Small Business Life

The only woman hand-forging culinary knives professionally in the UK – meet Holly from Loftus Knives

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Lyzi Unwin
Content Producer
Fervent blogger sharing signature Studio Cotton advice & small business stories
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I adore coming across someone who’s specialising in doing one thing really really well. It’s such a wonderful thing to know someone has honed their skills into creating this one very special thing. Holly is one of those people.

I’ve never really given knives a whole lot of thought, but Holly’s knives are gorgeous items made with true care, which are then used to chop and prepare food for ourselves and our loved ones. That’s just so beautiful when you think about it.

You can see more of Holly’s work on the Loftus Knives website, and on @loftusknives on Instagram.


1. Tell us about your background before Loftus Knives

It’s been about a ten year journey for me to get into knife making, with the first five years largely in my head.

My working background was always in community work in some form or another, working in homeless shelters or supporting disabled people, so the transition to craft was not an obvious or easy change. But here I am, the only woman hand forging culinary knives professionally in the UK.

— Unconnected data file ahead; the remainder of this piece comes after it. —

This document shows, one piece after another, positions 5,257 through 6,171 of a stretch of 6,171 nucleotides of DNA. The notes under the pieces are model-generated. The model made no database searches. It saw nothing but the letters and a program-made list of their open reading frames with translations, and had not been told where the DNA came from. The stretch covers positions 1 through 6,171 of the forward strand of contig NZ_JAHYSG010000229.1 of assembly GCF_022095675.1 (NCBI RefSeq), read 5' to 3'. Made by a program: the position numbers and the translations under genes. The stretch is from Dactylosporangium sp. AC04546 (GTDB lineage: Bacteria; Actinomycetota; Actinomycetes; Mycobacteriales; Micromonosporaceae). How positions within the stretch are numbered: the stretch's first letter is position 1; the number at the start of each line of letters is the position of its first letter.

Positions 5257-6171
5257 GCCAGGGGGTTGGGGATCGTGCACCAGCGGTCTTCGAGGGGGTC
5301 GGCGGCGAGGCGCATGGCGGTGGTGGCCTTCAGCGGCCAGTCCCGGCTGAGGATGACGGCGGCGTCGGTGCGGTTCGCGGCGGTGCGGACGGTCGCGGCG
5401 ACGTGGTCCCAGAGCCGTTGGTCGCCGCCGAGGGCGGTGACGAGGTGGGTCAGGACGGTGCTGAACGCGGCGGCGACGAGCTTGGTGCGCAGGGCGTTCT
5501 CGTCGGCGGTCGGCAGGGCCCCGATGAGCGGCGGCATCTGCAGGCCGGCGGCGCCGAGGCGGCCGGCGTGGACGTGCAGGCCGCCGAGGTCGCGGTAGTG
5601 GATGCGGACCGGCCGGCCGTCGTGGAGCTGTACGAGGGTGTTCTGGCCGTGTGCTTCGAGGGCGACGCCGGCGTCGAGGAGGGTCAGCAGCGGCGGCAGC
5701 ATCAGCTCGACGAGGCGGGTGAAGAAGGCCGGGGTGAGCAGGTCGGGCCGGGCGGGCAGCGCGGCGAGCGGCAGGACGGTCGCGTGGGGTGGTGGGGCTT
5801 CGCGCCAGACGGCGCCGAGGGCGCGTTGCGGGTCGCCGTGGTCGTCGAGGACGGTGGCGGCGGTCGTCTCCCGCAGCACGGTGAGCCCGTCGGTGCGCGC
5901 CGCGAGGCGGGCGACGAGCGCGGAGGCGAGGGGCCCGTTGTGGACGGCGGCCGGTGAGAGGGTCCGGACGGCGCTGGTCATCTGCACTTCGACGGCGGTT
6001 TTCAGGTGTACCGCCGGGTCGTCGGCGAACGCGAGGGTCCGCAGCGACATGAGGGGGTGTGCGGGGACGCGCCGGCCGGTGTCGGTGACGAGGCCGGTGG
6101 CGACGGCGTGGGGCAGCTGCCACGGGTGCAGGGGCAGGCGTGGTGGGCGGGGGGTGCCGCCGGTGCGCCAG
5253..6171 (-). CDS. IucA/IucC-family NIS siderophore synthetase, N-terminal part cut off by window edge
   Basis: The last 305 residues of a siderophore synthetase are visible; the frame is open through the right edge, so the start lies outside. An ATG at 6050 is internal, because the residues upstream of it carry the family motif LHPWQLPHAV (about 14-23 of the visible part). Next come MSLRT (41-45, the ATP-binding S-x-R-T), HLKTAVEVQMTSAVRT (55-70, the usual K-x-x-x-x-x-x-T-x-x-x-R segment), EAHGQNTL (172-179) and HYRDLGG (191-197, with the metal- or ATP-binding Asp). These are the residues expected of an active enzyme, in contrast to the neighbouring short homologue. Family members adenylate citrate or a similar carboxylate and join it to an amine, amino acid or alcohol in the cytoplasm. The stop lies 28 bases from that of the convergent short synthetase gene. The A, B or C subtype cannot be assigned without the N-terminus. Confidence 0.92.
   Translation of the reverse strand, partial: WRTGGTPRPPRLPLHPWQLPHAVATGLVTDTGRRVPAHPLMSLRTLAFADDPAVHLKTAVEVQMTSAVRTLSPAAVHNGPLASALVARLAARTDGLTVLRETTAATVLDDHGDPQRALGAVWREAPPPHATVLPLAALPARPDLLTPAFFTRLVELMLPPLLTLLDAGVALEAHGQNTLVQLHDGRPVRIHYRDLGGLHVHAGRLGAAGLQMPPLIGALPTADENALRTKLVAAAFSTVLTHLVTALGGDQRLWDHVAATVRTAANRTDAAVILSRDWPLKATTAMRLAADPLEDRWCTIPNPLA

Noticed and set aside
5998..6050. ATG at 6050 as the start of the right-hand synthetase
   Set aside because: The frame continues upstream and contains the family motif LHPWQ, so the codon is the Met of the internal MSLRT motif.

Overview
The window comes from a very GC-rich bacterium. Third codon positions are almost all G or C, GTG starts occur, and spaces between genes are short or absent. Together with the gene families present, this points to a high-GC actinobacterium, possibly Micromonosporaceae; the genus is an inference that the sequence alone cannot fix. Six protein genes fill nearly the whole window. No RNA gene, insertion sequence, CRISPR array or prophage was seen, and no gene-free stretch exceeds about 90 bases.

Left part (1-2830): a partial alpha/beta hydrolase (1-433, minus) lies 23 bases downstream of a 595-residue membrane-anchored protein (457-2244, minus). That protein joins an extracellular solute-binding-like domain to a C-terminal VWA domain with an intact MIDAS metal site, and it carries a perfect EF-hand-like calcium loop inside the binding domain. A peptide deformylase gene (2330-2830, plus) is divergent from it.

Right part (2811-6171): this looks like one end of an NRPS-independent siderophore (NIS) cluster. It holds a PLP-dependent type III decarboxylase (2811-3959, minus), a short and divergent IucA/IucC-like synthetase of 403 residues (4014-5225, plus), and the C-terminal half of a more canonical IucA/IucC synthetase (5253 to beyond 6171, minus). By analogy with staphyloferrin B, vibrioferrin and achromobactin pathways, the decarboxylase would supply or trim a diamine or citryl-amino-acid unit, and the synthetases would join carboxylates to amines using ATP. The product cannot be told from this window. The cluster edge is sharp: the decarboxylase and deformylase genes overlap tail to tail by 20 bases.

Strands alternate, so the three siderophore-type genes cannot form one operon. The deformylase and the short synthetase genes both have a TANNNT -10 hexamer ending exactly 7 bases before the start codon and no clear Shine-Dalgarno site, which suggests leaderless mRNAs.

My interest in knife making really piqued about a decade ago on a visit to America, where I crossed paths with a hobbyist knife maker.

Up to that point I hadn’t given any thought to knives, and assumed these days they’d all be made in factories, stamped out from sheets of stainless steel and finished by machines.

I got completely drawn into the idea of making something so useful and long-lasting, but with no previous experience in craft, no experience making anything at all, it took me a long time to figure out how to get started.


Photo by Robert Logan


2. How did you come up with the name of your small business?

I had originally decided on using the name of a childhood home back in Ireland where I’m from. The name was shared with one other business in a completely different field, which I didn’t think would be a problem, especially as I was tacking ‘knives’ onto the end of my business name.

But the other business ended up contacting me and insinuated they would sue if I went ahead with it, so after a suitable period of overthinking I finally settled on using my surname.


3. What’s the loveliest thing a customer or fan has said about Loftus Knives, that still makes you smile now?

I feel very sentimental about these tools we use to care for ourselves and the people we love. They’re just knives, but they can also be heirlooms and hold a lot of meaning and memories.

It means so much to me that people who use my knives take the time to share their moments and memories with me – and they share them a lot. I’ll never forget one email in particular, from someone who’d got one of my chef knives.